The crowd is strangely muted during the break though and we’re kept waiting quite a while for an encore. However, they finally come back on with the old acoustic guitars and treat us to the now traditional Whorehouse Blues which goes down well. On completion, Mickey returns to his kit while the other two strap on their regulation guitars, The classic bass chords ring out and they rip into the most ferocious version of Ace Of Spades I ever heard. It’s truly breathtaking. No matter how many times you hear the song, you can never tire of it, When it comes to the wee bridge bit where they stop, there’s five thousand voices singing “You know I’m born to lose, And gambling’s for fools” cos that’s the way they like it baby. They don’t want to live forever. Well, not right now anyway. They’re lost in the song as am I. Sheer brilliance. So how do they top that? With Overkill of course! The bass and drum intro kick in then Phil slides his pick down the stings slamming into the riff while the crowd goes mad. I catch a glimpse of my son as he crowdsurfs into the arms of the waiting Security Guards and smile to myself. He’s obviously enjoying himself too. As the song heads to the first false ending, I start to make my way to the back of the hall in order to beat the crowds. By the second, I’m at the rear bar and turn to watch the band bidding their farewell.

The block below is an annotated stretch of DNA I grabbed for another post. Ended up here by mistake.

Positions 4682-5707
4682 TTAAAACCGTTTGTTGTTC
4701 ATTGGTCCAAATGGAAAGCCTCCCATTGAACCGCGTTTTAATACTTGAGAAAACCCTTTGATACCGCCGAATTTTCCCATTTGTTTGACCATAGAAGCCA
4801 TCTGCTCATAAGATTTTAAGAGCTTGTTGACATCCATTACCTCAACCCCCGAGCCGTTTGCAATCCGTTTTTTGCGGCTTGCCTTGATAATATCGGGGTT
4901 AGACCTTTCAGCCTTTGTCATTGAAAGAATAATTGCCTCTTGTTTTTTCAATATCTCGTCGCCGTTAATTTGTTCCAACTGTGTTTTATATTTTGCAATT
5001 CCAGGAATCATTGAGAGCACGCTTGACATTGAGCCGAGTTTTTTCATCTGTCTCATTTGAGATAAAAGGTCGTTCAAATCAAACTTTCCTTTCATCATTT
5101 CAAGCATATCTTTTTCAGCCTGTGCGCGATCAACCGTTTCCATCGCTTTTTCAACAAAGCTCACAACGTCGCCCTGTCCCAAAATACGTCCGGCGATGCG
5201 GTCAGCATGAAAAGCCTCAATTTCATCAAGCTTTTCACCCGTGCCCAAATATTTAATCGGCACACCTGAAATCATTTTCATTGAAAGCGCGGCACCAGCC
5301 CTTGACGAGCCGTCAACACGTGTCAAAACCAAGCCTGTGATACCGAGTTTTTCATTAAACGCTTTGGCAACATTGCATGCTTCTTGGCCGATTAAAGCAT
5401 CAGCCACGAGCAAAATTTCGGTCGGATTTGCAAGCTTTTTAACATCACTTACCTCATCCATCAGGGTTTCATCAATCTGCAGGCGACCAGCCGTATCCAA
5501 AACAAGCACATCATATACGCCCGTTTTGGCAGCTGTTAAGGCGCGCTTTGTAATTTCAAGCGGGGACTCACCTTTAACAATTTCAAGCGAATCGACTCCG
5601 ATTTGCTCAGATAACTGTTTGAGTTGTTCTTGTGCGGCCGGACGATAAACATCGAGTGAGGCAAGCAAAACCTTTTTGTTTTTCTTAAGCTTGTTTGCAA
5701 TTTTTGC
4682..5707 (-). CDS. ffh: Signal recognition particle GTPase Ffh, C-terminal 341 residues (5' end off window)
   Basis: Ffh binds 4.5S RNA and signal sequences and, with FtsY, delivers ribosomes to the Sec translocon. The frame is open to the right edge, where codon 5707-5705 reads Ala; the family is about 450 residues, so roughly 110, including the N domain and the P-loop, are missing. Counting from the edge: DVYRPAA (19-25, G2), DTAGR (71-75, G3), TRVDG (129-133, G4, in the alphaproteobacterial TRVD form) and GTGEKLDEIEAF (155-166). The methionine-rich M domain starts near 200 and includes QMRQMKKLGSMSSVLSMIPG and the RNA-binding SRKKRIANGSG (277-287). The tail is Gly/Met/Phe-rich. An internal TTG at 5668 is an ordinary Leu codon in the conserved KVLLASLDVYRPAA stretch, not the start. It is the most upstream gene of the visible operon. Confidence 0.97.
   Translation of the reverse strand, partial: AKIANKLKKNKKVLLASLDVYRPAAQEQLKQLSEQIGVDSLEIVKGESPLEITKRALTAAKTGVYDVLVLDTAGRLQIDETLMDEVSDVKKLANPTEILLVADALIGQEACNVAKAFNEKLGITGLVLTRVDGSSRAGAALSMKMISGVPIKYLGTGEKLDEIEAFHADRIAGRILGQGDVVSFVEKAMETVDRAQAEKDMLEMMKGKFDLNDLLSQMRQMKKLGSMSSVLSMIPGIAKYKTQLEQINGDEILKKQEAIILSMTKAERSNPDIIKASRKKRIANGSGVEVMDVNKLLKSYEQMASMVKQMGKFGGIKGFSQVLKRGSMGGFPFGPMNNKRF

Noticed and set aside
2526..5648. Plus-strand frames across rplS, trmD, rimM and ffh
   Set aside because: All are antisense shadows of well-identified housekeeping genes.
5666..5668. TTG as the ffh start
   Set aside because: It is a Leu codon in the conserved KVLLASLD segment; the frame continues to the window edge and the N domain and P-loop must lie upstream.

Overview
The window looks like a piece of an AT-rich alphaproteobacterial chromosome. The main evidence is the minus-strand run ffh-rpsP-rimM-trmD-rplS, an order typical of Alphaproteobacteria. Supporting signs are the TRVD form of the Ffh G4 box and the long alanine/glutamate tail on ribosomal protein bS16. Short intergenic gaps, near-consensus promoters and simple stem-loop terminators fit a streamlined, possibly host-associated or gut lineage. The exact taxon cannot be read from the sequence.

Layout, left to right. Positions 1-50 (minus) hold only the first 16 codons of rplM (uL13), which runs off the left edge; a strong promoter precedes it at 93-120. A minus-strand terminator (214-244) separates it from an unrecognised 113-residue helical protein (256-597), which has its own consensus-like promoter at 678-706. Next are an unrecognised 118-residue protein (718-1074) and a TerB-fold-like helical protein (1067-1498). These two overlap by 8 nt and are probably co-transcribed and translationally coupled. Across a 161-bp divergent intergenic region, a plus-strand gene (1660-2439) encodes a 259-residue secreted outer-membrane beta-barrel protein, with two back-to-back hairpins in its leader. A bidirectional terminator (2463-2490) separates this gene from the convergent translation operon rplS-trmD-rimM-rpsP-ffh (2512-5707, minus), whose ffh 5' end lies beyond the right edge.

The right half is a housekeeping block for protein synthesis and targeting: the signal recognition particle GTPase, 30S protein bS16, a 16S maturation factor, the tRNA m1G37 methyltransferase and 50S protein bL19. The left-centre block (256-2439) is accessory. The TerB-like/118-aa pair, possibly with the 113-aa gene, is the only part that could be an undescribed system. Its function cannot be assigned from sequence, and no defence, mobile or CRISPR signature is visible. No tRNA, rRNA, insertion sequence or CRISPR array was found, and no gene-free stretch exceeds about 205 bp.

After a slightly lacklustre show last year, and then seeing the “old pals” supporting line-up for this time around, I had wondered if this tour was maybe going to be Lemmy’s swansong – one last fling with his old chums. However, with talk of a new album coming next year and on the evidence of tonight’s powerhouse of a performance, I’m pretty certain that Motorhead will be back in Glasgow this time next year. And I’m pretty certain I’ll be joining them.
New York Johnny.